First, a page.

Interesting Fact:  Butterflies are often polymorphic, and many species make use of camouflage, mimicry and aposematism to evade their predators. Some, like the monarch and the painted lady, migrate over long distances. Many butterflies are attacked by parasites or parasitoids, including wasps, protozoans, flies, and other invertebrates, or are preyed upon by other organisms. Some species are pests because in their larval stages they can damage domestic crops or trees; other species are agents of pollination of some plants. Larvae of a few butterflies (e.g., harvesters) eat harmful insects, and a few are predators of ants, while others live as mutualists in association with ants. Culturally, butterflies are a popular motif in the visual and literary arts. ( https://en.wikipedia.org/wiki/Butterfly )

Social Butterfly!

F/6.3, 1/160, ISO 160.

Butterfly

What do you call a belt with a watch on it?

A waist of time.

Interesting Fact:  Butterflies in their adult stage can live from a week to nearly a year depending on the species. Many species have long larval life stages while others can remain dormant in their pupal or egg stages and thereby survive winters.[30] The Melissa Arctic (Oeneis melissa) overwinters twice as a caterpillar.[31] Butterflies may have one or more broods per year. The number of generations per year varies from temperate to tropical regions with tropical regions showing a trend towards multivoltinism. ( https://en.wikipedia.org/wiki/Butterfly#Biology )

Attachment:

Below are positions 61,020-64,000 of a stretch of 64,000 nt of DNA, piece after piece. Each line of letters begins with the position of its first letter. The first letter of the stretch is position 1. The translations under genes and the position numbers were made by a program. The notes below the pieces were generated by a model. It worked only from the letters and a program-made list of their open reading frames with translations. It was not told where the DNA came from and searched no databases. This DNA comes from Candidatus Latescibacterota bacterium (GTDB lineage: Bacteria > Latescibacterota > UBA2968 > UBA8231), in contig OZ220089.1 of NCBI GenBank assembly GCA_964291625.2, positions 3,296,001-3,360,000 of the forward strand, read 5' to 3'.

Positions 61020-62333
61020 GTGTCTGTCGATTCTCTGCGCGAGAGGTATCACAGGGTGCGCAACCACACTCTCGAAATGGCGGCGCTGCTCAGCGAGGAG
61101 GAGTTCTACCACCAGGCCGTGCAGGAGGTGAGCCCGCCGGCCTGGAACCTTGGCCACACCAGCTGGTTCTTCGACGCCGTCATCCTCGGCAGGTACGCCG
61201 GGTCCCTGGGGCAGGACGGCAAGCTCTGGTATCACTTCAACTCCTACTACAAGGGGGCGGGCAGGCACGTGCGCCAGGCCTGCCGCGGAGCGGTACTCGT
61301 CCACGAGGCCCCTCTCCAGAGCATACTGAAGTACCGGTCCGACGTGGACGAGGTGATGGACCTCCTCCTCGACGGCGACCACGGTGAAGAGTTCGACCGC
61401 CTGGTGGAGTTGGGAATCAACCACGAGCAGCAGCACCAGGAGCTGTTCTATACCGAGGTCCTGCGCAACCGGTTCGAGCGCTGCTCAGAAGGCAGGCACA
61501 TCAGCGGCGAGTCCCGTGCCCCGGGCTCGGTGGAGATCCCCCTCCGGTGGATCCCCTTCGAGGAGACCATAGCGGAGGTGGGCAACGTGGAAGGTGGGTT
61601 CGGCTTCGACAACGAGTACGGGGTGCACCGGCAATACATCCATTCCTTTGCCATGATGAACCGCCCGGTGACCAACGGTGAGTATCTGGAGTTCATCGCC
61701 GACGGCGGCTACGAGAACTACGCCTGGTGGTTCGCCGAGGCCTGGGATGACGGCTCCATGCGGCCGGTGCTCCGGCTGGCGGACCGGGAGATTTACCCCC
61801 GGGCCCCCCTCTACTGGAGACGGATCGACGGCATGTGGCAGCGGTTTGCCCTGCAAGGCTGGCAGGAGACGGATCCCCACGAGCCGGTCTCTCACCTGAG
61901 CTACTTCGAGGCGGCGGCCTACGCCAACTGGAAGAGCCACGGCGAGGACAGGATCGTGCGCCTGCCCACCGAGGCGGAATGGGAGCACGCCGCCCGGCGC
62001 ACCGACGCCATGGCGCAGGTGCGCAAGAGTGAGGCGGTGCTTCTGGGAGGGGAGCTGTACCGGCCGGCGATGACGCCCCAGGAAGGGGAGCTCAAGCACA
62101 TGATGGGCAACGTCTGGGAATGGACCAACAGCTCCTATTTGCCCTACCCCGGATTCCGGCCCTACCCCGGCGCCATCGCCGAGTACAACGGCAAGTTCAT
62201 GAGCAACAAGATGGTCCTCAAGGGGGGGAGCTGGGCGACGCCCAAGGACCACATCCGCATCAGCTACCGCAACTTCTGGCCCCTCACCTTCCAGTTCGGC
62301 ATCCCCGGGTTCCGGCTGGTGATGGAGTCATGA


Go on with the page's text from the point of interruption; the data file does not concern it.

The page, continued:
I Wish Exerciseing Was As Easy As Eating!

F/5.6, 1/2000, ISO 320.

Anna’s Hummingbird ( Female )

What do you call a crocodile that likes to bowl?

An Alley-Gator

Interesting Fact:  On rare occasions, bees and wasps may become impaled on the bill of an Anna’s Hummingbird, causing the bird to starve to death. ( https://www.allaboutbirds.org/guide/Annas_Hummingbird )

When Butterflies Fall In Love, Do They Feel Humans In Their Stomach?

F/6.3, 1/100, ISO 320.

Butterfly

What did the grape say when it was stepped on?

Nothing, it just let out a little wine.

Interesting Fact:  Butterflies are insects in the macrolepidopteranclade Rhopalocera from the orderLepidoptera, which also includes moths. Adult butterflies have large, often brightly coloured wings, and conspicuous, fluttering flight. The group comprises the large superfamilyPapilionoidea, which contains at least one former group, the skippers (formerly the superfamily “Hesperioidea”) and the most recent analyses suggest it also contains the moth-butterflies (formerly the superfamily “Hedyloidea”). Butterfly fossils date to the Paleocene, which was about 56 million years ago.  ( https://en.wikipedia.org/wiki/Butterfly )

We Are All Winging it!

F/5.6, 1/2000, ISO 320.

Anna’s Hummingbird ( Female )

Why do bees have sticky hair?

Because they use honeycombs.

Interesting Fact: Hummingbirds are strictly a New World animal. They fascinated the first Europeans who arrived on the continent. Christopher Columbus wrote about them and many wondered if they were a cross between a bird and an insect (at one point being called “flybirds”). Later, their feathers became fashionable ornaments in Europe (a practice that has thankfully fallen out of favor). ( https://www.allaboutbirds.org/guide/Annas_Hummingbird/overview )